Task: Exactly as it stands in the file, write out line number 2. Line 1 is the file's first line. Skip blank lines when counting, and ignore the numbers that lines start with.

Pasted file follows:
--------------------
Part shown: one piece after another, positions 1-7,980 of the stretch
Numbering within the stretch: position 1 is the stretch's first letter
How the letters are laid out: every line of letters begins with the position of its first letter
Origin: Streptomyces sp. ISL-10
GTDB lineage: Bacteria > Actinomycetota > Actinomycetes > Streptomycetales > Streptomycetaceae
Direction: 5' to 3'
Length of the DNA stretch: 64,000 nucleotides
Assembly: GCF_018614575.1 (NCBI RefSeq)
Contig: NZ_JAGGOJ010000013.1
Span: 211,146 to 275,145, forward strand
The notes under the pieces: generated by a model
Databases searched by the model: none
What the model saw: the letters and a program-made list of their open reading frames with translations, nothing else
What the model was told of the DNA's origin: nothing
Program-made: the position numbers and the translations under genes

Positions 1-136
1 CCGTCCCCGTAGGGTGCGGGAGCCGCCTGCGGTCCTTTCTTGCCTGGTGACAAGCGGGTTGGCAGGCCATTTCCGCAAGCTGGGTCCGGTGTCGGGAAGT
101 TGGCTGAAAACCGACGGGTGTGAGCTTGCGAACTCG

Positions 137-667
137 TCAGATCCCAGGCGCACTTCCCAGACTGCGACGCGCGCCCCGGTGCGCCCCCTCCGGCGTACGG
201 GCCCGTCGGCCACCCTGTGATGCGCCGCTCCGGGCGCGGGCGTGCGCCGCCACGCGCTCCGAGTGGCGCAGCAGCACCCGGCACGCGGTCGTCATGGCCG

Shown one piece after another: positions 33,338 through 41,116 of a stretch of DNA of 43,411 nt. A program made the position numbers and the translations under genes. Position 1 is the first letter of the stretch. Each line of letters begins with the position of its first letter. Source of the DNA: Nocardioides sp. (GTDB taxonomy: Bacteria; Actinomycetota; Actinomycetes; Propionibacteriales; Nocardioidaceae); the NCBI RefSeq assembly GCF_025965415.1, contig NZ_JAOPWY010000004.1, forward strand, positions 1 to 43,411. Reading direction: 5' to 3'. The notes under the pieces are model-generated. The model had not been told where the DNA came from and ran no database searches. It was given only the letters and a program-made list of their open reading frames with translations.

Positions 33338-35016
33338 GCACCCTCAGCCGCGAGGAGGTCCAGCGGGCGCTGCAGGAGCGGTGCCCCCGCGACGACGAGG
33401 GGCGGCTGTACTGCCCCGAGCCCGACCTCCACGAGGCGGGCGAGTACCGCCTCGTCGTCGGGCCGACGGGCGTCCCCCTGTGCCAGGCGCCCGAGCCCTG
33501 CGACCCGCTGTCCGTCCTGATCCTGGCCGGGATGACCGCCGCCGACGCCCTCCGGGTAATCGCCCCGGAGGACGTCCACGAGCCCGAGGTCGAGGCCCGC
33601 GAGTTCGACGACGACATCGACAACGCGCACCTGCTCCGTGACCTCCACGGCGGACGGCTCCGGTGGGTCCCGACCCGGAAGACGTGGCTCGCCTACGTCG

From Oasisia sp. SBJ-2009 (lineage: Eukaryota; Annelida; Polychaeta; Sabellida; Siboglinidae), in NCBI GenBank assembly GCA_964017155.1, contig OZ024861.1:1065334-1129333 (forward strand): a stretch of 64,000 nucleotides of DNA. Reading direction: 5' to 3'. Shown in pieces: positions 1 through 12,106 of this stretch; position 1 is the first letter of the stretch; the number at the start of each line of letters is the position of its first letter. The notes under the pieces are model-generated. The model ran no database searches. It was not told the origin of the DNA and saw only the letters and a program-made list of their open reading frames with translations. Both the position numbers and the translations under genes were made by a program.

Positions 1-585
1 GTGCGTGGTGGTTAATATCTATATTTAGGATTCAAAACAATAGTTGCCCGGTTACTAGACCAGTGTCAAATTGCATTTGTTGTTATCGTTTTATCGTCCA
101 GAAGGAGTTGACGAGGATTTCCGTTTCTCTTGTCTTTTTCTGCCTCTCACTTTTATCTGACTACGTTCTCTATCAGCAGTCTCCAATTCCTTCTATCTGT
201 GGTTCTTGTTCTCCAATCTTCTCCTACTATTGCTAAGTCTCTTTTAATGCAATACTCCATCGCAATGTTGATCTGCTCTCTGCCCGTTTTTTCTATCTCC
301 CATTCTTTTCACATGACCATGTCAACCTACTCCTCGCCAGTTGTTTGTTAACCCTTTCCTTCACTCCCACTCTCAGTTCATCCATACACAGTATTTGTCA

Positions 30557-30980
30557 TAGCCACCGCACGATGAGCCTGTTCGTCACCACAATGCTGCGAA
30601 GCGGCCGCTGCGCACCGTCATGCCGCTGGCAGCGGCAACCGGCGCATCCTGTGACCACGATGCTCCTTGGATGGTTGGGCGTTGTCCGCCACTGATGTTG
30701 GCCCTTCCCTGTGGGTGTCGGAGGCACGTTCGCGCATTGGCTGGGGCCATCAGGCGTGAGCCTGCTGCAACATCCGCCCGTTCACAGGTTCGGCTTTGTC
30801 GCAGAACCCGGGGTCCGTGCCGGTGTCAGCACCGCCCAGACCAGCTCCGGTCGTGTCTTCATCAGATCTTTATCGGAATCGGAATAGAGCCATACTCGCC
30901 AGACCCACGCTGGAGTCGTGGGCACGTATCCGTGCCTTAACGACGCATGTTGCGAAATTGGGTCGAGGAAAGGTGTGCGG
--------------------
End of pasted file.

Numbering within the stretch: position 1 is the stretch's first letter